Ruocco: And there's a lot of overlap in what you see in people, both grief and trauma. But for people the difference would be that people that have trauma often have very recurring, painful memories that are consuming and are disruptive to their life, sleep issues, issues around being hyper vigilant, whenever they're out anxiety, flashbacks, ruminating about things, maybe avoidance of people, avoidance of talking about their loved one, really issues that interfere with them moving forward in a healthy way, where grief is more about expressing their love and their connection and not really be caught in a cycle of anxiety and ruminating and being triggered by the remember it's and we very often start by asking, you know, survivors, you know, when you lay your head down at night What do you picture? What do you think about with your loved one? And the difference might be somebody who, who is has trauma might say, “I see the day I found him like, I, you know, it keeps me up all night. I have flashbacks of it.” Where a person who's grieving without the trauma might say, “I just miss him. I'm yearning for him. I just miss him. I'm so sad.” You know? So, there's, it's, it takes some skilled clinician kind of conversations to figure out the difference. But you can ask pointed questions, and we have some pointed questions to kind of suggest for clinicians to start or even friends to start asking to see whether they might need to get some help in coping with the trauma or treating the trauma or whether they're just experienced grief.

Fenton: All TAPS’ efforts involve a great deal of peer support, and the TAPS suicide programs are no exception. Why is peer support so effective?

Ruocco: Yeah, I mean, that I think the main thing, especially for suicide while survivors is you don't have to go in there and explain Like you just you meet eyes with people and you just know that, you know, man, they get it, you know, you don't have to justify your loved ones death or say, you know, “He was a good guy” you don't, you know, they know that they were a good guy, you know, and there's a trust and a, I think a transparency that you're willing to, to take a chance on with another law survivor, that you're, you may not be with other people who are not peers from fear, they might judge you or (inaudible) I think the same way or might criticize you. So, there's an immediate I think, trust and safety with peers that helps move that conversation into a deeper place. And so, there's this beauty and connection about it at the same time, that you're feeling the pain that helps balance that pain a little bit. And that's what I love the most. I mean, some of the people that are the most important in my life now are other loss survivors who have connected with around my pain.

Fenton: Moving outside the peer support to more generally, that that feeling of isolation that can come from, especially, stigmatize loss. How can we work to create safer spaces more generally outside of perhaps a peer support group? Like, what are some things that each of us can do if we are responding to someone who has not only faced a loss, but perhaps a stigmatized loss, like suicide?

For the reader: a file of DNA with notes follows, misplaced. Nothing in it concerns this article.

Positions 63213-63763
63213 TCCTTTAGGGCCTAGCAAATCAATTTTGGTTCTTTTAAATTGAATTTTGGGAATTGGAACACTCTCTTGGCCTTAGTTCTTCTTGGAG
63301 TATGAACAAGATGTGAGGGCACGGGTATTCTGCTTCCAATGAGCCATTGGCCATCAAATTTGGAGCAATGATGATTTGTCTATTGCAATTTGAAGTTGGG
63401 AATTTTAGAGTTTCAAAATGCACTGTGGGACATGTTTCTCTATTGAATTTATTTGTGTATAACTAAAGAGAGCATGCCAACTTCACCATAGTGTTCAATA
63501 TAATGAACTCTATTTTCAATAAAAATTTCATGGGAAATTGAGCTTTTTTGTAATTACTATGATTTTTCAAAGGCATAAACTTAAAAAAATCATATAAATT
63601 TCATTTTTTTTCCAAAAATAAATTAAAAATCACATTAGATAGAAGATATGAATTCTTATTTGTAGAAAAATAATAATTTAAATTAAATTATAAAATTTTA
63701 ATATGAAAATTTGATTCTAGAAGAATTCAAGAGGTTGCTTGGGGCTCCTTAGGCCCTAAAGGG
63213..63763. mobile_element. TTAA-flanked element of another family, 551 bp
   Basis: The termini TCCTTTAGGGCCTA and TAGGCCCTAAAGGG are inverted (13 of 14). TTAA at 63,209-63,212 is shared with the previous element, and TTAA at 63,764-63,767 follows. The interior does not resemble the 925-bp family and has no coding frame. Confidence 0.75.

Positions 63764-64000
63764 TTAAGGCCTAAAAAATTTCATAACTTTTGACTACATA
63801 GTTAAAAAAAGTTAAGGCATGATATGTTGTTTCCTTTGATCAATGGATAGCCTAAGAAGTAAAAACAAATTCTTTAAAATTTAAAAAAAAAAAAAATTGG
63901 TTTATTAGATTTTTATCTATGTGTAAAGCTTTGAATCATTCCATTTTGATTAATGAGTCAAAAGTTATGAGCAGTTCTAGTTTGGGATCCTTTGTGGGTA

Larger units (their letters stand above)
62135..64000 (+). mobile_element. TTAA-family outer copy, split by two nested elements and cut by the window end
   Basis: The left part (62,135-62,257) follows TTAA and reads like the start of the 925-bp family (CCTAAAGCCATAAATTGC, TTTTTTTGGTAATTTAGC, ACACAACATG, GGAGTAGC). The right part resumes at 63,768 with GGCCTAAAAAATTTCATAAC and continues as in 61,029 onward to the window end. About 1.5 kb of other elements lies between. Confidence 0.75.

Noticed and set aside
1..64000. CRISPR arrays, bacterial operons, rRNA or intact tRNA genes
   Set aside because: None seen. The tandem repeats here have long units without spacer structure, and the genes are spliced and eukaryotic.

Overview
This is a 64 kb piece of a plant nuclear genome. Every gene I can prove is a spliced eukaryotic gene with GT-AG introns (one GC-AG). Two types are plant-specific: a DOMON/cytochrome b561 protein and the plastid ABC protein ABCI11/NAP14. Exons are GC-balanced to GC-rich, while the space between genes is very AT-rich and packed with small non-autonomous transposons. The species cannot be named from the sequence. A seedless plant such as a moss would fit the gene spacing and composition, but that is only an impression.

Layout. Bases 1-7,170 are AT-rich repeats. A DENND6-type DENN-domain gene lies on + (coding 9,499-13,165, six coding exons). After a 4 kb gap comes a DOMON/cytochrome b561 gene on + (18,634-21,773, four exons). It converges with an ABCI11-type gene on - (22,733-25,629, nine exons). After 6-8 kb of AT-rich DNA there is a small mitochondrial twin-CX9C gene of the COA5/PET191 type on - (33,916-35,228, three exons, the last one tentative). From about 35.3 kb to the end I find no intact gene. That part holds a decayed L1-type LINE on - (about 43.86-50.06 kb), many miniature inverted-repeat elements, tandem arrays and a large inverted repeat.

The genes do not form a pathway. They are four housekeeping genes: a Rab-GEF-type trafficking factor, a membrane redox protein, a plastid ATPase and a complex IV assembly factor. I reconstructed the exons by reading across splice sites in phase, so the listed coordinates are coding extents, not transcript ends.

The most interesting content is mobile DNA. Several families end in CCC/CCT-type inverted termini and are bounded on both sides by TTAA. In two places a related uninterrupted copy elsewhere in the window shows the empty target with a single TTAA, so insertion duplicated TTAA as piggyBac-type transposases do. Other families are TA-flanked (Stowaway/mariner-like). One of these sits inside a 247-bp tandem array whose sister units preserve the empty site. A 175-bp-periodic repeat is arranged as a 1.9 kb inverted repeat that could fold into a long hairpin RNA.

Ruocco: And that's a good question. I think, you know, one of my biggest mentors is Frank Campbell, Dr. Frank Campbell, who created the (inaudible) but also created this idea of active postvention. So, it's, it's actively reaching out to stigmatized populations, right? So it's not waiting till they come to you because they may not because they have so much shame and guilt and stigma around it so actively outreaching to them and say, saying, I don't I don't know what you've gone through, but I'm here to listen. And I'm here to support and you know, I gotcha. And just being proactive in in really reaching out to them and being and being willing to sit with them and their pain because That's the thing suicide loss. There's, it's so painful and the emotions around it can be so intense that sometimes people can't tolerate that. And survivors can feel that whenever someone can't tolerate that all of our address books changed after we lost a loved one to suicide and some people who didn't expect moving closer, something who we thought were going to be there, move away. And so, I think if you can sit with people's pain, and proactively reach out to them, you're making the first step in really creating a comfortable, safe environment that will decrease risk and help them heal.

Fenton: If you're just joining us. This is Take Note on WPSU. I'm Lindsey Whissel Fenton and our guest is Kim Ruocco, the vice president of Suicide Prevention and Postvention for the Tragedy Assistance Program for Survivors, better known as TAPS. Another thing that sticks in my mind from the first suicide last survivor seminar attended was this graphic illustrating the experience and the support needed along this grief experience looking at the first five years and I think, especially for people who haven't experienced a loss, you hear five years and that can be really surprising because we have this cultural idea that, you know, grief is this finite thing that happens for a few months, maybe a year. What can you speak to about sort of our ideas around this timeline of grief and trauma and the reality?